Our garden Robin

The legend of the Christmas Robin

On that first Christmas,  the night was  bitterly  cold.

Mother Mary worried that her so special baby sleeping in the manger within the small stable in Bethlehem would be cold as the fire was small and dying out. She turned to the animals surrounding  her and asked them for help.

“Could you blow on the embers,” she asked the ox, “so the fire might continue to keep my son warm?”

But the ox lay deeply asleep on the stable floor and did not hear her.

Mary then asked the donkey to breathe life back into the fire, but the donkey was also deep asleep. The  horse or sheep could not help. She wondered what to do.

A flutter of tiny wings was heard by Mary. Looking up, she saw a plain, brown-coloured little robin fly into the stall. This robin had heard the call of Mary and had come to help her.

He flew over to the dying fire and flapped his wings as hard as he could.

His wings became little bellows, blowing  air onto the embers, which began to glow bright red again. He continued fanning the fire, singing all the while, until the ashes began to kindle.

The Robin hopped around looking for dry fresh twigs and sticks. Using his beak, he tossed them into the fire. A bright strong red flame suddenly burst up and burned the little bird’s breast a bright red. The Robin ignored the burn and continued to fan the fire until it flamed higher crackled brightly and warmed the whole stable. The Baby Jesus slept happily.

Mary was so grateful & thankfully praised the robin for all his valuable efforts. She looked on tenderly at his red breast, burned by the flame, and said “From now on, let your red breast be a blessed reminder of your noble deed.”

And to this day, the robin’s red breast covers his humble and noble  heart.

Robin Red-Breast in our Garden

Little Robin Redbreast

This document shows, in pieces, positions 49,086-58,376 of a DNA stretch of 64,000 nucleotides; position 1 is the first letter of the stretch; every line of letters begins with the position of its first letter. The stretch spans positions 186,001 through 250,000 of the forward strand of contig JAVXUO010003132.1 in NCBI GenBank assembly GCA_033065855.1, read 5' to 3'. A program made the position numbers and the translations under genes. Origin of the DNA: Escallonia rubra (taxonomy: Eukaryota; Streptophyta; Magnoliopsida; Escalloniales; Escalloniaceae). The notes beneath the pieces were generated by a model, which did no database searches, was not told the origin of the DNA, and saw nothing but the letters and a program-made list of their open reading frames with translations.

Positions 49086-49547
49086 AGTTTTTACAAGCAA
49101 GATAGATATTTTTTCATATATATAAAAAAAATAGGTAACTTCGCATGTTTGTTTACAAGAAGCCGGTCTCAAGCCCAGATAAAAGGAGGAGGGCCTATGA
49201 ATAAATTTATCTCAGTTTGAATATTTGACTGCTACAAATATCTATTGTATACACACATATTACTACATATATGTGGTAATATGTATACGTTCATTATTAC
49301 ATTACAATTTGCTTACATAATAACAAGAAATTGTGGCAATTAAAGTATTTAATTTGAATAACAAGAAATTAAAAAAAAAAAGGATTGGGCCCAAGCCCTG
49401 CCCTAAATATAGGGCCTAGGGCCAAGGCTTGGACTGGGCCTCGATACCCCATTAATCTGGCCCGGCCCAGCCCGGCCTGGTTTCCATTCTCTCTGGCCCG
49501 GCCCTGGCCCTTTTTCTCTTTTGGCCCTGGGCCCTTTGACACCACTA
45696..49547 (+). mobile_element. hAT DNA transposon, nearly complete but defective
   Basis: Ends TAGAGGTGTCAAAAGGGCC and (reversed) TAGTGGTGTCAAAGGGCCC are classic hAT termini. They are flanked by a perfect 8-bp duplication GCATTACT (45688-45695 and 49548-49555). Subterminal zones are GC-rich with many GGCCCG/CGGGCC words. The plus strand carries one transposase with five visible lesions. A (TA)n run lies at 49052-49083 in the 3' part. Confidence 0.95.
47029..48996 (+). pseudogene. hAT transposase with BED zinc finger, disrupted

LITTLE Robin Redbreast sat upon a tree,
Up went Pussy cat, and down went he;
Down came Pussy cat, and away Robin ran;
Says little Robin Redbreast, “Catch me if you can.”
Little Robin Redbreast jump’d upon a wall,
Pussy cat jump’d after him, and almost got a fall,
Little Robin chirp’d and sang, and what did Pussy say?
Pussy cat said “Mew,” and Robin jump’d away.

Robin Red-Breast in our Garden

The songs of the birds and insects wordlessly transmit the law of the universe.
– Hong Zicheng


One of the first birds to return in the spring—migrates north early in March—sometimes remains during winter—stays north as late as October or November.

Domestic—generally preferring to live near the home of man.

Song—though short and always the same is in tone wonderfully expressive of happiness, love, anger, or fear, as the case may be.

Black head—wings and tail brown—touches of white on throat—entire breast a rusty red.—Female duller and paler in colouring, growing almost as bright as the male in the autumn.

Food—principally insects and worms—does not disdain fruit, berries, cherries, etc., but prefers insect food—a ravenous eater.

Nest—outer layer composed of sticks, coarse grasses, etc., seemingly rather carelessly arranged—on this the rather large round nest is woven with grasses—plastered with mud—lined with softer grasses.

Eggs—greenish blue—four in number—young have black spots on breast—generally two broods reared in a season—sometimes three.

A robin redbreast in a cage

Puts all heaven in a rage

A dovehouse filled with doves and pigeons

Shudders hell through all its regions

A dog starved at his master’s gate

Predicts the ruin of the state

– William Blake

Robin in our ‘hood

Robin Photo by P H Morton

Photo by P H Morton